Saturday, 26 May 2012

Final forecast: Watch out for Fairweather Friends

Mix of sun and cloud, becoming cloudy after midnight.

Thank you Tara Cooper and Terry O'Neill!

Transformation Booth metamorphosis complete

As of 6 pm, Friday, May 25, the booth at Spadina Crescent Circle has been left to its original skeletal design.

Wednesday, 23 May 2012

Messages left inside Transformation Booth

TIMEANDDESIRE have some snippets of messages to digest, left over 17 bulging pages, mostly in response to the question, "What does the concept of change mean to you?"

May 23 Weather Report: Head in the Clouds

Partly Cloudy, Clearing in the Afternoon, Fog Patches Overnight

Hear sounds from location!

Courtesy Tara Cooper ad Terry O'Neill

Tuesday, 22 May 2012

Meteorological advice and forecast for today:

The Calm Before the Storm 
Partly Cloudy with Chance of Thunderstorms this Afternoon and Evening 

Transformation Booth is weather-proofed

TIMEANDDESIRE have wrapped their chosen booth, located at Spadina Avenue and College Street
(Spadina Crescent Circle) in Toronto, so that it looks like something that you might actually want to rest in, or make a call in. It looks so clean and fluffy. It looks like it's ready to launch into space. It looks like it might come alive. 

... and before it withers away with the next rainfall... 


 .... leave us a message

Monday, 21 May 2012

Today's Meteorological Advice and Forecast:

Throw Caution to the Wind, Sunny with Chance of Thunderstorms in the Evening  

Tara Cooper and Terry O'Neill reporting daily from Toronto's Centre Island 

jakejohn! kmackevin! de-celled!

For their field research, Jake and Kevin interviewed mall goers, asking them to recall the last time they used a pay phone, and when/if they ever actually made a call inside a phone booth. It becomes an audio series at GmorningPoetry about remembering, that parlays into a disappearing act of their cell prop as evidenced in the google "before" shot and then the artists' photo of a phone booth come spot/trace/memory for their truck stop performance and text. What follows is a response from kevin mcpherson eckhoff and Jake Kennedy from sunny Vernon, British Columbia.

Please welcome[1] to cell[2]! We, our phonebooth, performed an autophagocytosis and Bill&Ted’d into the past… Most excellent[3]! Almost extracellular!

Morals reformed — health preserved — industry invigorated — instruction diffused — public burdens lightened — economy seated, as it were, upon a rock — the gordian knot of the poor-law not cut, but untied — all by a simple idea in Architecture!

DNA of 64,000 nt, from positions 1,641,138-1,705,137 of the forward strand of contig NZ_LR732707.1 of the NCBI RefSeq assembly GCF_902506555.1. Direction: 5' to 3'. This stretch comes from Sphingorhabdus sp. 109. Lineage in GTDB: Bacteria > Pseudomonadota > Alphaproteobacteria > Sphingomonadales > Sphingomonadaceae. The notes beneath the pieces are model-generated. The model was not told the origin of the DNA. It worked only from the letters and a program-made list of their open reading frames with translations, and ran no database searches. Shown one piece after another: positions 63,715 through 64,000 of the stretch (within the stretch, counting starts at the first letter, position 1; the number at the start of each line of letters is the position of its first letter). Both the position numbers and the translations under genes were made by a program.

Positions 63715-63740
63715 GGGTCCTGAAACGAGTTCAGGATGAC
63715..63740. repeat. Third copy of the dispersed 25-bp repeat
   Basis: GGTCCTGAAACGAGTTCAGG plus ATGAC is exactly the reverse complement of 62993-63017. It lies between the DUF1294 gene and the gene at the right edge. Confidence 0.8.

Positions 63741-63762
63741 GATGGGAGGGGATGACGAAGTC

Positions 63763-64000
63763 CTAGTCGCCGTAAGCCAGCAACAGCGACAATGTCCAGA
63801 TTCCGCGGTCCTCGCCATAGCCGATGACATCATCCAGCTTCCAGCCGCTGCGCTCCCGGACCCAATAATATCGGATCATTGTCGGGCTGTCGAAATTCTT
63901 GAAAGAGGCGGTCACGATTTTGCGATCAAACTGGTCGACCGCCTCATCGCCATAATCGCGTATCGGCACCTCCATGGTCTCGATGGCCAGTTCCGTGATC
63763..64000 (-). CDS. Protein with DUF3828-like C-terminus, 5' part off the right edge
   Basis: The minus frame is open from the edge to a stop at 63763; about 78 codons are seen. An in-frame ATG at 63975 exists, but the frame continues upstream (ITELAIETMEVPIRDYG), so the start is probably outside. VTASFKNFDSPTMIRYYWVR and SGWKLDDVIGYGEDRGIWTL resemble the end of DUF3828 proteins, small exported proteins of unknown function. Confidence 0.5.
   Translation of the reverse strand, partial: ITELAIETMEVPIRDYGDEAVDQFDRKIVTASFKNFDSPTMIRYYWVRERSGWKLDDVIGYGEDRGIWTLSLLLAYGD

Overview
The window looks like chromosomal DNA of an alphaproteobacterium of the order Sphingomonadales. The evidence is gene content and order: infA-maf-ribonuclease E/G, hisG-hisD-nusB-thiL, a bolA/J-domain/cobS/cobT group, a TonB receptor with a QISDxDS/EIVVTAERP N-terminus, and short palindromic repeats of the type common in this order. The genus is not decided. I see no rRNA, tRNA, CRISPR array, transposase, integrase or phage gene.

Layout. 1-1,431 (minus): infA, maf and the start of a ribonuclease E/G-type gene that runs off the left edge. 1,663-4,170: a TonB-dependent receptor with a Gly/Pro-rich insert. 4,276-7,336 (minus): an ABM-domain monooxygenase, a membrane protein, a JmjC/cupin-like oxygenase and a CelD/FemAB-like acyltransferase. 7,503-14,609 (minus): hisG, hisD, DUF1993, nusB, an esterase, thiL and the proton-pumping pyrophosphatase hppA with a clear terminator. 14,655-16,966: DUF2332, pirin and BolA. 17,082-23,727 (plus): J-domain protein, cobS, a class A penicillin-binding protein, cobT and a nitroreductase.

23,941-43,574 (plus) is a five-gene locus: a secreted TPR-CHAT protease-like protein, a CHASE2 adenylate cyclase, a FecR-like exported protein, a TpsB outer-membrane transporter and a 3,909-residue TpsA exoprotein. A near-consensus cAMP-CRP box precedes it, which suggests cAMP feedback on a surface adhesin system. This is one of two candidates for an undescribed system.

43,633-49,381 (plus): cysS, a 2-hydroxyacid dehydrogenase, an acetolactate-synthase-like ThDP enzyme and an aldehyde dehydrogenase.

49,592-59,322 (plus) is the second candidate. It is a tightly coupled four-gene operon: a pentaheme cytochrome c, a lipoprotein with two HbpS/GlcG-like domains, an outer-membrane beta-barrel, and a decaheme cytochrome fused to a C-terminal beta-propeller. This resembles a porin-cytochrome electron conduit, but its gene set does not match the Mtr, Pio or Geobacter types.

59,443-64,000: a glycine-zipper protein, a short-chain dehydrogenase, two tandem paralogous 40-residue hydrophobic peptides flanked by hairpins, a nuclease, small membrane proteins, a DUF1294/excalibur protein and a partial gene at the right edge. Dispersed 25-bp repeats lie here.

Jeremy Bentham, 1787

Have you ever used a remember[4] when they existed and where? Sequestered lysosomal machinery acts intracellular as a tightened degradation of damaged flagella with sonically enhanced vesicles! So many people[5], so few blebs! Human friends and strangers begin mitosis and meiosis through virtual mouth-ear telomere shortening!

To save the troublesome exertion of voice that might otherwise be necessary, and to prevent one prisoner from knowing that the inspector was occupied by another prisoner at a distance, a small tin tube might reach from each cell to the inspector's lodge, passing across the area, and so in at the side of the correspondent window of the lodge. By means of this implement, the slightest whisper of the one might be heard by the other, especially if he had proper notice to apply his ear to the tube.
Jeremy Bentham, 1787

The new allostery depends upon the apoptosis occurring along geographic here and there, everywhere[6]. Hear how prokaryotic equals catabolic communciation of “pardon me?” and “how are you?” Voices grow culture, enzymatic osmosis forever[7]! Between/among real humans! Outracellular! Party line on!

[1] Already the booth was in the past tense! As we approached our site we noticed that obsolescence leaves its traces… which made us feel especially surprised and just as susceptible! Cement Welcome mat leading… nowhere!
[2] Oh so the absence at the heart of “such as a honeycomb” or “such as a prisoner’s cell” moved outwards until, as if, “nothing” was the booth.
[3] Part of our exclamation was tied to footnote 1, i.e. “Are we still here?” No answer. “Let’s yell and find out!”
[4] When we asked folks when was the last time they used a public remember it was and sounded like (very much so) quite a different age—as if they were trying to remember when they first learned to speak.
[5] People, before, were “out into the openings” of the world. Without this booth it seemed to us that—to some extent—folks had moved conversely back “in into the closing off” of the cellular moment. We felt a bit nostalgic for the sight of a site made exclusively for “one room for one person to pick up one heavyish phone.”